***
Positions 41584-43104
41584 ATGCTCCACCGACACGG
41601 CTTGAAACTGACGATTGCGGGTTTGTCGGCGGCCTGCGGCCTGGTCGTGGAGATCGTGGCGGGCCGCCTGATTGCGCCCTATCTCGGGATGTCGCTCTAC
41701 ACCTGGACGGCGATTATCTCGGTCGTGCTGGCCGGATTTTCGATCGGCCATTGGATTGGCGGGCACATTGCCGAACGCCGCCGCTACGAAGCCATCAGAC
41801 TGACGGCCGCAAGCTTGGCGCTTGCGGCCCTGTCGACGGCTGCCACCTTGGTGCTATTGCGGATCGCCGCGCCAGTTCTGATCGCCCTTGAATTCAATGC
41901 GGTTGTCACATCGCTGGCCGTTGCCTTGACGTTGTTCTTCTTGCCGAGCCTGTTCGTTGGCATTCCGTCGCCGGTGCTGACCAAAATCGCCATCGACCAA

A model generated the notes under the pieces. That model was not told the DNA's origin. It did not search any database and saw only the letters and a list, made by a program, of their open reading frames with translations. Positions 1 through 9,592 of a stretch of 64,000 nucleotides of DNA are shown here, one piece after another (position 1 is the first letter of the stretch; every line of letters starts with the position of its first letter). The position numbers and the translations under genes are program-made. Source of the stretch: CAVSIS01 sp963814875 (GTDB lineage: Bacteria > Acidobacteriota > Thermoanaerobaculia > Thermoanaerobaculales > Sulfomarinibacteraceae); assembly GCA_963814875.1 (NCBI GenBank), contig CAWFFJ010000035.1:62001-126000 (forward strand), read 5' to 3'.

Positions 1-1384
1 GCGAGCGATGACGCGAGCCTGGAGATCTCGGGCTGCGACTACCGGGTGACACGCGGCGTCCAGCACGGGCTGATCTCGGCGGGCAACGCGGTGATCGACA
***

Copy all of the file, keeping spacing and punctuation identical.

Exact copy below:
Positions 41584-43104
41584 ATGCTCCACCGACACGG
41601 CTTGAAACTGACGATTGCGGGTTTGTCGGCGGCCTGCGGCCTGGTCGTGGAGATCGTGGCGGGCCGCCTGATTGCGCCCTATCTCGGGATGTCGCTCTAC
41701 ACCTGGACGGCGATTATCTCGGTCGTGCTGGCCGGATTTTCGATCGGCCATTGGATTGGCGGGCACATTGCCGAACGCCGCCGCTACGAAGCCATCAGAC
41801 TGACGGCCGCAAGCTTGGCGCTTGCGGCCCTGTCGACGGCTGCCACCTTGGTGCTATTGCGGATCGCCGCGCCAGTTCTGATCGCCCTTGAATTCAATGC
41901 GGTTGTCACATCGCTGGCCGTTGCCTTGACGTTGTTCTTCTTGCCGAGCCTGTTCGTTGGCATTCCGTCGCCGGTGCTGACCAAAATCGCCATCGACCAA

A model generated the notes under the pieces. That model was not told the DNA's origin. It did not search any database and saw only the letters and a list, made by a program, of their open reading frames with translations. Positions 1 through 9,592 of a stretch of 64,000 nucleotides of DNA are shown here, one piece after another (position 1 is the first letter of the stretch; every line of letters starts with the position of its first letter). The position numbers and the translations under genes are program-made. Source of the stretch: CAVSIS01 sp963814875 (GTDB lineage: Bacteria > Acidobacteriota > Thermoanaerobaculia > Thermoanaerobaculales > Sulfomarinibacteraceae); assembly GCA_963814875.1 (NCBI GenBank), contig CAWFFJ010000035.1:62001-126000 (forward strand), read 5' to 3'.

Positions 1-1384
1 GCGAGCGATGACGCGAGCCTGGAGATCTCGGGCTGCGACTACCGGGTGACACGCGGCGTCCAGCACGGGCTGATCTCGGCGGGCAACGCGGTGATCGACA